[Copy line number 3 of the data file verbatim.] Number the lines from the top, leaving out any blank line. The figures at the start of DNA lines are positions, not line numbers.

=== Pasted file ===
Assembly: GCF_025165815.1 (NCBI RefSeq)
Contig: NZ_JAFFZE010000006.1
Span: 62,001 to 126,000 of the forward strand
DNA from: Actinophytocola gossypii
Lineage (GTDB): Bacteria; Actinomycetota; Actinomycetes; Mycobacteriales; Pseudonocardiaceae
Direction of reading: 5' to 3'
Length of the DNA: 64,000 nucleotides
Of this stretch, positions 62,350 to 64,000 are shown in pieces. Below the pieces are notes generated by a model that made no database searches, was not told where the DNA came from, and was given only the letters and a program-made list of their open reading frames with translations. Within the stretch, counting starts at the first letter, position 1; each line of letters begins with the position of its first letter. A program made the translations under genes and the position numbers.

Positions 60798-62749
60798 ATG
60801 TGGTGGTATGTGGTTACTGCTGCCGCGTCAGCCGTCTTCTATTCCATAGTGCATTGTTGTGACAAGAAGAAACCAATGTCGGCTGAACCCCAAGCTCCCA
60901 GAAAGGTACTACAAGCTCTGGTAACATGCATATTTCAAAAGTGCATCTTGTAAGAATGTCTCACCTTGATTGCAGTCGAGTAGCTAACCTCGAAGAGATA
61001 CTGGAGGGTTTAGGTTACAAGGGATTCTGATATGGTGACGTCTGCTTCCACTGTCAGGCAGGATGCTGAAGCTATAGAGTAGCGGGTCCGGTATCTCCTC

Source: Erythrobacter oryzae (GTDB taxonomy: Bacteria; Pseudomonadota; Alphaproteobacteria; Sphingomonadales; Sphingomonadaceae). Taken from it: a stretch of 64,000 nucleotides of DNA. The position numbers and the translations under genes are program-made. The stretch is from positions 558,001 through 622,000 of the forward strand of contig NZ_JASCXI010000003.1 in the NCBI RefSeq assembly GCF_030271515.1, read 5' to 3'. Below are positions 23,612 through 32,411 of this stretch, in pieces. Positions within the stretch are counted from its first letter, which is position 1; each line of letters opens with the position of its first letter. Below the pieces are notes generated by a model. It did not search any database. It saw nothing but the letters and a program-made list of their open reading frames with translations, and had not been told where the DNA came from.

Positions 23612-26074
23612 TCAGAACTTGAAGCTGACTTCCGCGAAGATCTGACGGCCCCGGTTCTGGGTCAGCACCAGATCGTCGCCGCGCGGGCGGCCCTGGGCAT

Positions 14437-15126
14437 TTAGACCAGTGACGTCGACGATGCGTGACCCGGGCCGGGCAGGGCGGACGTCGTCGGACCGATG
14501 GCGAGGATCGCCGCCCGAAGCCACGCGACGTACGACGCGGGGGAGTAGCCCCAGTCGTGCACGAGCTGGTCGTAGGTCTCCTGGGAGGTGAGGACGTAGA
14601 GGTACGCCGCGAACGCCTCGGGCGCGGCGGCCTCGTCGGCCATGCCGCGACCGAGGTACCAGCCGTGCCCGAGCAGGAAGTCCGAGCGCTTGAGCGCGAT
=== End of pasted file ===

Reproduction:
Span: 62,001 to 126,000 of the forward strand